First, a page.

By Ayesha Rascoe
ROCKVILLE, Md. Feb 9 U.S. regulators
on Thursday approved plans to build the first new
nuclear power plant in more than 30 years in spite of objections
of the panel's chairman who cited safety concerns stemming from
Japan's 2011 Fukushima disaster.
The Nuclear Regulatory Commission voted 4-1 to allow
Atlanta-based Southern Co to build and operate two new
nuclear power reactors at its existing Vogtle nuclear power
plant in Georgia. The units will cost Southern and partners
about $14 billion and enter service as soon as 2016 and 2017.
NRC Chairman Gregory Jaczko cast an extraordinary dissenting
vote, citing the Fukushima nuclear disaster in Japan in March
2011 that spurred the NRC to review whether existing and new
U.S. reactors could withstand natural disasters like earthquakes
"I cannot support issuing this license as if Fukushima never
happened." Jaczko said. "I believe it requires some type of
binding commitment that the Fukushima enhancements that are
currently projected and currently planned to be made would be
made before the operation of the facility."
The Obama administration has offered Southern and its
partners $8.3 billion in federal loan guarantees as an
The new plant will use AP1000 reactors built by Westinghouse
Electric, a standardized design approved by the NRC in December
that will be the foundation for several other proposed nuclear
plants. Westinghouse is majority owned by Japanese multinational
SLOW NUCLEAR "RENAISSANCE"
There have been no nuclear power plants in the United States
since the partial meltdown of the reactor core of the Three Mile
Island plant in Pennsylvania in 1979, which caused construction
costs for nuclear plants to skyrocket and stopped dozens of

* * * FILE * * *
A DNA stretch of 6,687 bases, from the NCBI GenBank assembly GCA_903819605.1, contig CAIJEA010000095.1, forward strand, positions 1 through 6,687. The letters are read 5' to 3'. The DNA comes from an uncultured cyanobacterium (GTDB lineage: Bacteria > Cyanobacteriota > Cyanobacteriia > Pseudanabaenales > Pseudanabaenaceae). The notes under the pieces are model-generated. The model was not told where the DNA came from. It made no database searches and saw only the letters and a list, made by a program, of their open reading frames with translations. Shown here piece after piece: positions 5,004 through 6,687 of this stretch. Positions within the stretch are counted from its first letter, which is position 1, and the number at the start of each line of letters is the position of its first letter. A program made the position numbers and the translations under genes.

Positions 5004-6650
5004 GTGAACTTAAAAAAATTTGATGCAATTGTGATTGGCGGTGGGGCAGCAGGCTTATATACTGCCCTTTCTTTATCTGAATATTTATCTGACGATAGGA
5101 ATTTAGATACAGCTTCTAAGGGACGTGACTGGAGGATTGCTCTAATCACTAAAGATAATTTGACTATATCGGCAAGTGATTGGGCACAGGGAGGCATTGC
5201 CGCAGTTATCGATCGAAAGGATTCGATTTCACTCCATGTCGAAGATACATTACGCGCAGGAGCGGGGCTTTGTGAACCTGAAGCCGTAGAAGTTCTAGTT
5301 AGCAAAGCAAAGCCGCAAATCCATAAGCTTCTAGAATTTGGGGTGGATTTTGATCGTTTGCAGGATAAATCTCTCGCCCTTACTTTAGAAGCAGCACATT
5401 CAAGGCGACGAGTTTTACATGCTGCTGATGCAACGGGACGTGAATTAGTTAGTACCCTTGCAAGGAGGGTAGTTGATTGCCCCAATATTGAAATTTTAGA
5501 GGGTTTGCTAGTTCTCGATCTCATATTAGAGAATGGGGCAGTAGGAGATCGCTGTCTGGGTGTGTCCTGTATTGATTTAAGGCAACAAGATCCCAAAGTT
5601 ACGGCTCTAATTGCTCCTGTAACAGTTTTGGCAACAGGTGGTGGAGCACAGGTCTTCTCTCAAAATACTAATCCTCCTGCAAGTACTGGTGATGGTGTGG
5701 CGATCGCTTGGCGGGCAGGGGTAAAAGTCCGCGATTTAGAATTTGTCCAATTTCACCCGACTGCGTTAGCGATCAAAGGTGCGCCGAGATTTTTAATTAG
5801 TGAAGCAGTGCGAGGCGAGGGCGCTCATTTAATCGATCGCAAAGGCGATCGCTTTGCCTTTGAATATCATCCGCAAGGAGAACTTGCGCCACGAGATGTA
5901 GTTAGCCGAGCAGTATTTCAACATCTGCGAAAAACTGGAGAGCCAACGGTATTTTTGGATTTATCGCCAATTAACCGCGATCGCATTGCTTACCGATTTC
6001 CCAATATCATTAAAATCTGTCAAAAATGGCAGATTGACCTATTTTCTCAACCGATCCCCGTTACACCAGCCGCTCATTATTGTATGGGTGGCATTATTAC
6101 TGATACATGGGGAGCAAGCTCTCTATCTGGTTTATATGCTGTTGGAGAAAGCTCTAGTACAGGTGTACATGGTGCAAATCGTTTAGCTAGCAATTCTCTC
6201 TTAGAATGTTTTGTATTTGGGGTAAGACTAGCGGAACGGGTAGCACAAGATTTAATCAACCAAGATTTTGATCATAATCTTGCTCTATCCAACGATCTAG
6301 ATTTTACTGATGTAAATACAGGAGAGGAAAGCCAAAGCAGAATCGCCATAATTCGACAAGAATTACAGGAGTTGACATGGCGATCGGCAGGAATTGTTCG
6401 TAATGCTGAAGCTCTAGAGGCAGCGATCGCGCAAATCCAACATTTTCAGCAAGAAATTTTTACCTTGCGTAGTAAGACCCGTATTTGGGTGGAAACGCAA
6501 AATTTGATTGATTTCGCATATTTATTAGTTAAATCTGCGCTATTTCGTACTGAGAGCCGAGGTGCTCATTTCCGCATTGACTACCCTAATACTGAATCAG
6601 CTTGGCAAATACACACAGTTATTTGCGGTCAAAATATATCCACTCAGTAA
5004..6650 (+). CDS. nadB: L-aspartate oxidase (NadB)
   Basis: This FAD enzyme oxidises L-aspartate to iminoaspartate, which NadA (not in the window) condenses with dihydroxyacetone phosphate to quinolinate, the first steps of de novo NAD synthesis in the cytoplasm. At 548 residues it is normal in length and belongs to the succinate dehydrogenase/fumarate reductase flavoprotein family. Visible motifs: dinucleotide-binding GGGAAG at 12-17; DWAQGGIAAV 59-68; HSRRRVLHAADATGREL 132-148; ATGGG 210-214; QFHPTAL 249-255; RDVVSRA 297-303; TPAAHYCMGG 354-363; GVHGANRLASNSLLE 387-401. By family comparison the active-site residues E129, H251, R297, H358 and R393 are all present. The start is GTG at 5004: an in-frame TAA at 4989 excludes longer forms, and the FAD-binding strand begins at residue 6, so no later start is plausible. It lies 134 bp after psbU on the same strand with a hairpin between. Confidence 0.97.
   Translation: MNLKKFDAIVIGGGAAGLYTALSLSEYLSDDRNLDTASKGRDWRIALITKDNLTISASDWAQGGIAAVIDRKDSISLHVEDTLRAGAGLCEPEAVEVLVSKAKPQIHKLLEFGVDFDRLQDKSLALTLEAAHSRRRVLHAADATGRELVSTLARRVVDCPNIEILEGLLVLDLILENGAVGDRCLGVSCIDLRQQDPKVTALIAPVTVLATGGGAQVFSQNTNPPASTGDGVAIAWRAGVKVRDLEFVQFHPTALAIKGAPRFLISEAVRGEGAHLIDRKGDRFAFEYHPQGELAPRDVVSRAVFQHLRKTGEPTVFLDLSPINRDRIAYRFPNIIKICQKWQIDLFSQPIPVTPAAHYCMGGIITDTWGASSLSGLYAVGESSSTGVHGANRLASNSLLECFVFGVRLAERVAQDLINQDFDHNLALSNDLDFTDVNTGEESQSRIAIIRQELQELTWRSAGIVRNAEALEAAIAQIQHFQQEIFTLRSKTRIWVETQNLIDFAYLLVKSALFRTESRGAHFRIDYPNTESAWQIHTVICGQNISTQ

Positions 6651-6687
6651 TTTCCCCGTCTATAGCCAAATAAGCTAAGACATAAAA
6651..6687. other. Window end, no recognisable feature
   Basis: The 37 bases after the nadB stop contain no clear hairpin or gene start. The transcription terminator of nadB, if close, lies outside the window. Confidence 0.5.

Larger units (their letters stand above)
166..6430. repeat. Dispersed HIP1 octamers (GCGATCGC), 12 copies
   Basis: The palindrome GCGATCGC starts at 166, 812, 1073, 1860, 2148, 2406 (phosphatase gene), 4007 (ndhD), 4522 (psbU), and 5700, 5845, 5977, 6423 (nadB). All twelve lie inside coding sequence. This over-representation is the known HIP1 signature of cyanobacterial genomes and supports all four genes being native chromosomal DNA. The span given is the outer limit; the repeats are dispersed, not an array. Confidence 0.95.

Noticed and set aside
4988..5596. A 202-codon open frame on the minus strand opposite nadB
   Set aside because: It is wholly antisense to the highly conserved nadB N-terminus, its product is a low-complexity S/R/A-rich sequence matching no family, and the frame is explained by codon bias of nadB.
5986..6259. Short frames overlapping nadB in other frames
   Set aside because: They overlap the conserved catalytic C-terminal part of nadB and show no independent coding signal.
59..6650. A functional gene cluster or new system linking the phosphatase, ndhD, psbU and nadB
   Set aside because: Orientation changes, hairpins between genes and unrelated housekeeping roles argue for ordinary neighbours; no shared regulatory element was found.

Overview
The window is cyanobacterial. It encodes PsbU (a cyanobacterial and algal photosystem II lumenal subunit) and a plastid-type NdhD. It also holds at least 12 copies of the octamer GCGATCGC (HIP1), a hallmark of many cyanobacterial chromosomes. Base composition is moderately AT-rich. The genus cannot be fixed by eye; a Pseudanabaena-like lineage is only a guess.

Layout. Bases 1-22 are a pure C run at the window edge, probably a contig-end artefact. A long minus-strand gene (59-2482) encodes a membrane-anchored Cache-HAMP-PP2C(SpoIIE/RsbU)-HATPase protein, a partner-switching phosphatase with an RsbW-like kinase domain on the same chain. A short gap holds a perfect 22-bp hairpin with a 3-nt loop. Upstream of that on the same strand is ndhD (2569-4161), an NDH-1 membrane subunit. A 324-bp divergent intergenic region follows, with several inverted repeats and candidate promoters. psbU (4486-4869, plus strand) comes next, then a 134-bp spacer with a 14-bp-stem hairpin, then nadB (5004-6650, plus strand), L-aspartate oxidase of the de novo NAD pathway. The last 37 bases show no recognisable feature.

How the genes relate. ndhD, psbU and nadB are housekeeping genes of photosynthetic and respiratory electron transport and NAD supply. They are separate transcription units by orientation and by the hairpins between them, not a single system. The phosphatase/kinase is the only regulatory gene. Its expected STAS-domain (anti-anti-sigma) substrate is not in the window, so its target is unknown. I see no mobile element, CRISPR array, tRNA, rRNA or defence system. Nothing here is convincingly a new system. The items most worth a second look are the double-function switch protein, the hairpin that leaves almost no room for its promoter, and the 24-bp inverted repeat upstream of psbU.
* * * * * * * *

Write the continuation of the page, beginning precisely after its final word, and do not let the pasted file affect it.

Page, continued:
planned plants in their tracks.
Southern's Vogtle project is the first in a queue of permits
filed by U.S. utilities, like Scana Corp, that were once
predicted to usher in a "renaissance" of nuclear power. Nuclear
power accounts for about 20 percent of U.S. electric generation.
Interest in building new nuclear plants had risen about a
decade ago when natural gas prices were soaring and experts
thought the U.S. Congress would place first-ever limits on
emissions of carbon dioxide and other greenhouse gases.
But the case for widespread U.S. nuclear plant construction
has eroded due to abundant natural gas supplies, slow
electricity demand in a weak U.S. economy, lack of financing and
uncertainty following the Fukushima disaster.
New nuclear plants are "more questionable because there are
economic factors right now which favor gas-fueled power plants
and the fact that the economy is only growing slowly means that
nationally the need for new generation is lower than people were
expecting in 2007," said Michael Golay, a professor at the
Massachusetts Institute of Technology.
A 1,000-megawatt natural gas plant takes a few years to
permit and build and costs up to $1 billion for the most
efficient, combined-cycle model. A similar-sized nuclear reactor
however could take five to 10 years to develop and build and
cost in excess of $5 billion.
Industry experts say building interest is centered in
Southeast states like Georgia, the Carolinas, Virginia, Alabama
and Florida, where land is plentiful and a population shift from
northern states has boosted electricity demand.